Run for Your Life
by Benjamin Mercer

The Robber
Dir. Benjamin Heisenberg, Austria, Kino International

The protagonist of the Austrian film The Robber, the based-on-a-true-story first feature by Benjamin Heisenberg (yes, of those Heisenbergs), does two things, and pretty much two things only: he runs long distances and he robs banks. The nearest thing to a straight explanation we get for why Johann Rettenberger (Andreas Lust) so compulsively does the latter—with a latex mask, a shotgun, and an empty gym bag, and sometimes using a radio-blasting stolen car as a getaway vehicle, but just as often relying on his own two feet—comes when he gets home from a particularly long day of marathon training and sticking up strip-mall bank branches. He downloads the information from the heart monitor that has been strapped to his chest to his computer; an enormous spike appears right in the middle of the graph. Johann, an ex-con with no occupation (he tells his parole officer he’s unable to find work that fits around his training schedule), is nonetheless too compulsive and reckless for his robberies to just be about the money; the heart-rate graph confirms the robbing as a pure adrenaline rush, a physical addiction, a way of bringing his body up against its absolute limit. He also appears to enjoy flouting social conventions of less consequence (he bypasses a post-movie traffic jam by driving right through the middle of a small park), so we can surmise that he likely carries out his transgressive behavior without a hint of guilt.

Befitting its protagonist’s addiction to putting himself in danger (shades of The Hurt Locker), The Robber is a truly visceral piece of cinema, its many marathon scenes and chase sequences legitimately pulse-pounding. But The Robber’s surface similarities to the interior redemption narrative Revanche—which starred Lust, often seen jogging through wooded areas, and had a plot that hinged on a Vienna bank hold-up—point up the newer film’s weaknesses as a human drama. For while Heisenberg often admirably refrains from over-psychologizing his protagonist, some of his lean 96-minute film’s concessions to love-against-all-odds romantic tragedy—Johann is ultimately redeemed (slightly) by his love for a good woman, Erika (Franziska Weisz), a friend from before his time in prison—ring false. Part of the problem with this relationship angle: all along it’s easier to accept that the blank-faced Johann sleeps with Erika—who offers him a room in her rather luxurious apartment, an upgrade over the parolee’s rail-terminus studio that seems to please him—just to get his heart pumping than it is to believe he genuinely cares for her, something that he attempts to demonstrate only in the film’s closing moments.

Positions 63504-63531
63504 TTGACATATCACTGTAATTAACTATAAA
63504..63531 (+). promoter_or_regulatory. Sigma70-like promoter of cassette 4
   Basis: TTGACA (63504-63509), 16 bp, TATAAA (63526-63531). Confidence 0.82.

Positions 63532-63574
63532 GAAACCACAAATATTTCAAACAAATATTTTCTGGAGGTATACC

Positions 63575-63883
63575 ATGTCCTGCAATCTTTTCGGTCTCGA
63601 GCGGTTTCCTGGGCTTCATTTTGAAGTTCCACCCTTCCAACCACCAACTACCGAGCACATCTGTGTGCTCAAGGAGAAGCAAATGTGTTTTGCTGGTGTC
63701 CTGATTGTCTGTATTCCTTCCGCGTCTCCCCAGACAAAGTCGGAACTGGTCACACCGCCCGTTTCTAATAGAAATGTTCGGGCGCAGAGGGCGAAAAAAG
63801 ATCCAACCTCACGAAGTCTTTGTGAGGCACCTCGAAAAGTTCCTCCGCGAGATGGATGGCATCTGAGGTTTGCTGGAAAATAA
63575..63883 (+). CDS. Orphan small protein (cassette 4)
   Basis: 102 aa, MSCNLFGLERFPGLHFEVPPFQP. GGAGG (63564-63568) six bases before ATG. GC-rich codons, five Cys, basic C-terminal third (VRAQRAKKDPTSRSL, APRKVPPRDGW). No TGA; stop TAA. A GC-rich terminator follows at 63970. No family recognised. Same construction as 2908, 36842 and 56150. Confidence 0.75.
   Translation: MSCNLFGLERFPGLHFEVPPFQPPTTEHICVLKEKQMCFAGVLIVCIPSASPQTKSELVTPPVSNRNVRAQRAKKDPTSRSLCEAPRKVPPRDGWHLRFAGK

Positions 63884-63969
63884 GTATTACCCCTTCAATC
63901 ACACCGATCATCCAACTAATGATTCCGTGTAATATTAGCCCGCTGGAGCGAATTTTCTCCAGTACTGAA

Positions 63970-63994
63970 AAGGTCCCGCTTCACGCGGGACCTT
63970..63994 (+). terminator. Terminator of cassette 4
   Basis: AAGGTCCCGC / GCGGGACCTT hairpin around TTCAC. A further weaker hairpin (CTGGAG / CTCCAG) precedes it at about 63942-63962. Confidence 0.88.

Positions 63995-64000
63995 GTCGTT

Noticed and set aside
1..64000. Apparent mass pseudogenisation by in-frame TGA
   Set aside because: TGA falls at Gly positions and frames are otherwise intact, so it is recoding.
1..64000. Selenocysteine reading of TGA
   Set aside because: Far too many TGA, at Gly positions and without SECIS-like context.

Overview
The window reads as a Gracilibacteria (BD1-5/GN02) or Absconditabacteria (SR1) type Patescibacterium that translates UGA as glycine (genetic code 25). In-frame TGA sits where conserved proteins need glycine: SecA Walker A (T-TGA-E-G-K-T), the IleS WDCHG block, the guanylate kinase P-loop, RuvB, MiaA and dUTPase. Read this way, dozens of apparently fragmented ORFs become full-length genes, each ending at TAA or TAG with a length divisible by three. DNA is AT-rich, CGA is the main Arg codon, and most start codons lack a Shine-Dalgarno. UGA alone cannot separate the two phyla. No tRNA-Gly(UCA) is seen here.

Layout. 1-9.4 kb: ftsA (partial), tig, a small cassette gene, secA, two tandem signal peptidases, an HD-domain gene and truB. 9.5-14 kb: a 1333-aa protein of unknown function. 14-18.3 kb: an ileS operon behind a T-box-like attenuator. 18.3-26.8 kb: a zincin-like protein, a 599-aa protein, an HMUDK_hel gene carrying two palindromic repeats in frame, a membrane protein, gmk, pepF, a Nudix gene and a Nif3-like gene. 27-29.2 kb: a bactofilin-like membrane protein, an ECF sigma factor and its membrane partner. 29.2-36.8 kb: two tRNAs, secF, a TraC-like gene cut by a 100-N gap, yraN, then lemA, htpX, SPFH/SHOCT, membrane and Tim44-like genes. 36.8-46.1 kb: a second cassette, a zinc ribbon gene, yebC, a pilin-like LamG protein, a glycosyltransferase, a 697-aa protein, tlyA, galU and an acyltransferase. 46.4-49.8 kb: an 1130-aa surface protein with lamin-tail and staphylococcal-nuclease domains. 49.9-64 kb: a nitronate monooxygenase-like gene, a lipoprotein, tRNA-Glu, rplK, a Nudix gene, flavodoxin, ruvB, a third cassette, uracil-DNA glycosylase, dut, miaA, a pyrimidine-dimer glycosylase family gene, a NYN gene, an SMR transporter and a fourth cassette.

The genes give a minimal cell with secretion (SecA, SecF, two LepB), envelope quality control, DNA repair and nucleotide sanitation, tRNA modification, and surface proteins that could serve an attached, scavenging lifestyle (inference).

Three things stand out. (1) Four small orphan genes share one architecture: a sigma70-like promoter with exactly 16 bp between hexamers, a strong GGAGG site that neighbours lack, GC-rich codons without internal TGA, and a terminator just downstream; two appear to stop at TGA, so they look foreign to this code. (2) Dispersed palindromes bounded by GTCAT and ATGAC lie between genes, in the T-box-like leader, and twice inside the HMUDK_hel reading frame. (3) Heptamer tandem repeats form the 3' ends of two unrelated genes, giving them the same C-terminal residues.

Johann’s solitary internal combustion, however, is far more interesting than his sole meaningful relationship (though the suggestion that this tight-lipped athlete has a backstory involving her does prove consistently intriguing). He lives a monastic life—he eats, sleeps, runs, and repeats, ducking conversation with others, most notably his parole officer—that also includes criminal activity (bank robberies, fleeing from authorities, and attempted prison escapes) and cheap-thrills pop detritus (in the getaway cars he repeatedly turns the volume up and the radio dial as far right as possible; he sees some blow-’em-up multiplex fare with Erika, which puts a knowing smile on his face). Heisenberg also underscores his main character’s status as a walking contradiction by giving him two prominent public identities: he appears on the local news both as the inspiringly reformed fresh-out-of-the-clink athlete who wins the Vienna City Marathon, setting a new national record, and in radio reports and newspaper surveillance-photo spreads as the masked menace ripping off the city’s banks at an alarming clip. Eventually it becomes clear to the police and residents of Vienna that these are two sides of the same man, and the film culminates in a dazzling manhunt sequence that shows Johann coming gradually closer to the end of his tether. When his car grinds to a halt during this chase, so does the film, suggesting, finally, in an almost tongue-in-cheek fashion, a one-to-one relationship between the protagonist and film itself, a medium premised on forward motion (of narrative, of the film through the projector), often using breathtaking technique for rather lurid ends.

The Robber is a rare urban survival story less preoccupied with social issues than the human body and its physical limits; it’s a portrait of a man who thrives on backing himself into a corner and then bursting forth from it, an almost direct inversion of the more typical man-against-the-elements story, in which the hero encounters trouble seeking out a remote natural expanse. As Johann’s early record-setting performance in the “city marathon” emphasizes, Vienna is his territory, his racecourse, and his eventual slowdown is partly brought about by his refusal to operate outside its limits (to flee) or even its rhythm (to slow down, to lay low). The fantastically nimble The Robber imagines a man in a kind of parasitic relationship to the city in which he lives, a self-destructive movement addict who gets his blood pumping by navigating crowded alleys and arteries as his life-or-death escape routes.